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Toronto's unique offering of quality of life, talent and competitive business climate make it the choice for businesses looking to grow.

Toronto Life is Good >

World’s best place to live
–The Economist, 2015

Top 10 most appealing cities to live and work
–Youthful Cities Index, 2015

Situated on the northwestern shore of Lake Ontario, Toronto has more  than 1,600  public parks and 600 km of trails, many of which lie within a lush, green ravine system and along the shoreline. The Toronto Islands  offer a relaxing getaway with more  parkland and beaches in a unique  car-free  community, just a short  ferry ride from downtown. The city is known  for its array of distinctive and dynamic  neighbourhoods and a vibrant arts and entertainment scene. Nightlife in Toronto isn’t limited to nightclubs; the range  of choices spans wine bars,  microbreweries, and venues for live music  and cultural experiences that reflect  the extensive diversity of its population. Toronto foodies enjoy the best in global cuisine with top-tiered restaurants and internationally  renowned chefs alongside trendy markets and food trucks. The city’s retail scene offers  both global and local brands, as well as crafty local markets and specialty boutiques. Toronto is a major league city – home to six major professional sports teams and thousands of adoring fans. The mesh of performing and visual arts,  music, sporting events, and cultural festivals creates a palpable  energy that ripples throughout the city.

Toronto Competitive >

 

The world’s most tax-competitive major city

Toronto ranks ahead of all large U.S. cities and is sixth worldwide in business cost competitiveness
–KPMG Competitive Alternatives Report, 2014

Annual business operating costs are significantly lower in Toronto than in many leading international centres. The governments of Canada, Ontario and Toronto provide a range of incentives to allow businesses to grow and prosper in a politically stable environment. Each order of government has demonstrated a commitment to competitive tax rates, resulting in a combined corporate income tax rate of 26.5 per cent, approximately 13 percentage points lower than the U.S. average. With the elimination  of over 1,500 tariffs on manufacturing inputs,  machinery and equipment, Canada was  the first country in the G20 to become a tariff-free zone for manufacturers and offers  the lowest overall tax rate in the G7. The City of Toronto’s unparalleled financial stability and dynamic  investment strategies mitigate the risk of inflation instability, exchange rate fluctuations, and limitations to short or long-term capital access, force majeure, and higher operating costs.

Toronto Growing City >

No.1 in the world for long-term real estate investment
–Grosvernor Group, 2014

Hottest luxury real estate market in the world
–Christie’s International Real Estate, 2015

There is no question that construction, a key indicator of economic vitality, is booming in Toronto. The city is also benefiting from a surge of investment in public infrastructure and transit  to meet the needs of this rapidly expanding region.  The newly completed UP (Union Pearson) Express connects people by rail from downtown to Pearson International Airport in only 25 minutes. Union Station,  Canada’s busiest, most important multi-modal  passenger transportation hub is also undergoing a major redevelopment. Toronto’s waterfront revitalization is the largest urban renewal project  currently underway in North America. The ground-breaking Regent Park Revitalization project  is transforming the former  69-acre  social-housing development into a self-sufficient mixed income, multi-use community. The LEED Gold-designated Southcore Financial Centre has recently increased premium office space in downtown Toronto by 1.4 million square feet.  In the past  40 years,  Toronto’s downtown population  doubled and one-third  of all jobs in the city are now within the core.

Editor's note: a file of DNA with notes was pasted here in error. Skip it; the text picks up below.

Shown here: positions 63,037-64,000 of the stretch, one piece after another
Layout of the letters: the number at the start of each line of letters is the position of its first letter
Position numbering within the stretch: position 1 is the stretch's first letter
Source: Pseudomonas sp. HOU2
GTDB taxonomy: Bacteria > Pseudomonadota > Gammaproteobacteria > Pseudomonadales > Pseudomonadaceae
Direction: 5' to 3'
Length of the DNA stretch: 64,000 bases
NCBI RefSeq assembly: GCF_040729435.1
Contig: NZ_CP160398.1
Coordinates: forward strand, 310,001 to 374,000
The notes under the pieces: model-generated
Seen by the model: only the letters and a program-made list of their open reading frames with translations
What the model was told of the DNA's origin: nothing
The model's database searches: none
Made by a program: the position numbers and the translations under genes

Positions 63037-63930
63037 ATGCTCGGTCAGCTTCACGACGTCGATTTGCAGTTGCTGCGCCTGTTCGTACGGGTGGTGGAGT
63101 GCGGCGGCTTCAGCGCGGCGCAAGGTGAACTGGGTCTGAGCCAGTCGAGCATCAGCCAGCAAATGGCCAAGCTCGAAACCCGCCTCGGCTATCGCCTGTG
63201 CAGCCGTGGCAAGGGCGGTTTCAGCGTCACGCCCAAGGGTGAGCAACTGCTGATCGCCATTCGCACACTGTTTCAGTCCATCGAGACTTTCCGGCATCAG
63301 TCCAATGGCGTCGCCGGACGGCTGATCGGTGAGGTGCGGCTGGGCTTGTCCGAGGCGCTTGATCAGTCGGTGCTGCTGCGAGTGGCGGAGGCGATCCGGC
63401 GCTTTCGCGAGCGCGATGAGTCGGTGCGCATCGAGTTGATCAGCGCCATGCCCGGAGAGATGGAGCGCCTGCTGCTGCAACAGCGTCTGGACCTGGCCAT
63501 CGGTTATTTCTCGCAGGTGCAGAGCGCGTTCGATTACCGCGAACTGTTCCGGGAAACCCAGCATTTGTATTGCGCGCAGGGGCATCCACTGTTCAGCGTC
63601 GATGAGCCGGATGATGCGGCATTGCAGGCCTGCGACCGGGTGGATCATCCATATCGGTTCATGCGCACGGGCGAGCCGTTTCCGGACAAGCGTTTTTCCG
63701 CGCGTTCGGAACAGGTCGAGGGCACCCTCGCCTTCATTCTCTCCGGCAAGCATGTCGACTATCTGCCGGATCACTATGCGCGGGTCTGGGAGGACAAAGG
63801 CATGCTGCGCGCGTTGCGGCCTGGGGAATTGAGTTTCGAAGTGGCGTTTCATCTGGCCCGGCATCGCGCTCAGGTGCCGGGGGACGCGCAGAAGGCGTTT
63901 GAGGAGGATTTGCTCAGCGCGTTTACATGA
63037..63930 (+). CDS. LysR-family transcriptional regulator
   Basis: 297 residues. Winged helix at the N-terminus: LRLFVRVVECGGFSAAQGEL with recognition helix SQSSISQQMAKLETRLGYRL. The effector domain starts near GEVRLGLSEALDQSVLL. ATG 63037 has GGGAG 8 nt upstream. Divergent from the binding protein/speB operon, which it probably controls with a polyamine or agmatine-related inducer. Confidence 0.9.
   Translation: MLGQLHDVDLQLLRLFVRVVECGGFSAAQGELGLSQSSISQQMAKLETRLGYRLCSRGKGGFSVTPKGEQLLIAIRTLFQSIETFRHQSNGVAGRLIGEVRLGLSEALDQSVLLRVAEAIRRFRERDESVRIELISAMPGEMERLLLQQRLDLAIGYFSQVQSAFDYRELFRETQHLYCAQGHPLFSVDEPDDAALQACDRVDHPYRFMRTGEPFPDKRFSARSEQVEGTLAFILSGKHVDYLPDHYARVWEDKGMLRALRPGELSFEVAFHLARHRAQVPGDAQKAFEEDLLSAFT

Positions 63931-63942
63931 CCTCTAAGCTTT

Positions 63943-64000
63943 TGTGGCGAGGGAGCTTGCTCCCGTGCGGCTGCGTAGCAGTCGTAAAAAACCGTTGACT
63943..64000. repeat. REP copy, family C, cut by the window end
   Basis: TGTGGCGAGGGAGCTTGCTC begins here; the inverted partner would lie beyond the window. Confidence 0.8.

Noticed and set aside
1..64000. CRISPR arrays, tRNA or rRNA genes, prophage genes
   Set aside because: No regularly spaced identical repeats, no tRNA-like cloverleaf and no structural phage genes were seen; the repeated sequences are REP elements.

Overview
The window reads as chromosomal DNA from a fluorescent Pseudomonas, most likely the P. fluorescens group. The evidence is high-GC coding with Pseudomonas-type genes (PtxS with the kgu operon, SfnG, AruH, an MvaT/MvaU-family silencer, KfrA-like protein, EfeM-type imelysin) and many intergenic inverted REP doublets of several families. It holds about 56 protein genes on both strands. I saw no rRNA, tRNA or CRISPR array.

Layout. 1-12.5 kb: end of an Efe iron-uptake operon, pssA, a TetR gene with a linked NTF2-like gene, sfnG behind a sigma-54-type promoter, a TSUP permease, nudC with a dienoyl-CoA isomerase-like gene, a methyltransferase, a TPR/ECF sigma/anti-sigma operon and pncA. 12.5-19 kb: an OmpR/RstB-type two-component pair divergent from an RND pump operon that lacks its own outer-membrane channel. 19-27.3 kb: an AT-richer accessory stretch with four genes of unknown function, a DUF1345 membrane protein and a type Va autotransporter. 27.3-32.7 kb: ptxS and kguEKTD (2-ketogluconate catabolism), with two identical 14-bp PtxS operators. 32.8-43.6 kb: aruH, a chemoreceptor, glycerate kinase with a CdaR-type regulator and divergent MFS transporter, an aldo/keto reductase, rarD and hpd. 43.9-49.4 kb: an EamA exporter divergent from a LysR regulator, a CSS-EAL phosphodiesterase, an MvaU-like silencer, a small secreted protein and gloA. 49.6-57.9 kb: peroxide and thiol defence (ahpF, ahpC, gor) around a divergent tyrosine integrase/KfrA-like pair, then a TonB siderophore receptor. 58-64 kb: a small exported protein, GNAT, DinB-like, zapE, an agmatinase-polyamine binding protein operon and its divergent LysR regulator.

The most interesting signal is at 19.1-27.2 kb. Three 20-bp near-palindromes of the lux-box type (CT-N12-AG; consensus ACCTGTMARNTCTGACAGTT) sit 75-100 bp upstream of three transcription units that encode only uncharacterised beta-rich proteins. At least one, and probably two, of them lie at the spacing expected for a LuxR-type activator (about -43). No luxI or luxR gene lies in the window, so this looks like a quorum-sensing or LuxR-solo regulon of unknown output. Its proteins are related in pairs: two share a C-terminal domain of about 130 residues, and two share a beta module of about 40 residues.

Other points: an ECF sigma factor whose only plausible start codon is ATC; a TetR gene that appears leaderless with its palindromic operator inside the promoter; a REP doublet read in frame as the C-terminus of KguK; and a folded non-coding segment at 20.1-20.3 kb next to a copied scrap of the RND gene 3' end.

Toronto Global >

Fifty-one per cent of Toronto’s residents were born outside Canada and over 150 languages and dialects are spoken here

Eighth most popular destination for global talent – ahead of San Francisco, Tokyo, Munich and Copenhagen
-Boston Consulting Group, 2014

Every day, people from around the world are converging in Toronto; tens of thousands choose this city as their new home each year. Toronto’s numerous and reputable academic institutions are international hubs of research and higher  learning, attracting thousands of international students annually. Canada ranks  among the  top of OECD (Organisation for Economic Co-operation and Development) countries for completed post-secondary education and Toronto residents have higher  levels  of educational attainment than  other Canadians. Toronto’s deep, diverse and globally connected talent pool of skilled, highly-educated and culturally savvy individuals  is the driving force  behind its economic prosperity and innovation. Diversity truly is Toronto’s strength, making the  city a dynamic, progressive and welcoming place  to work and live.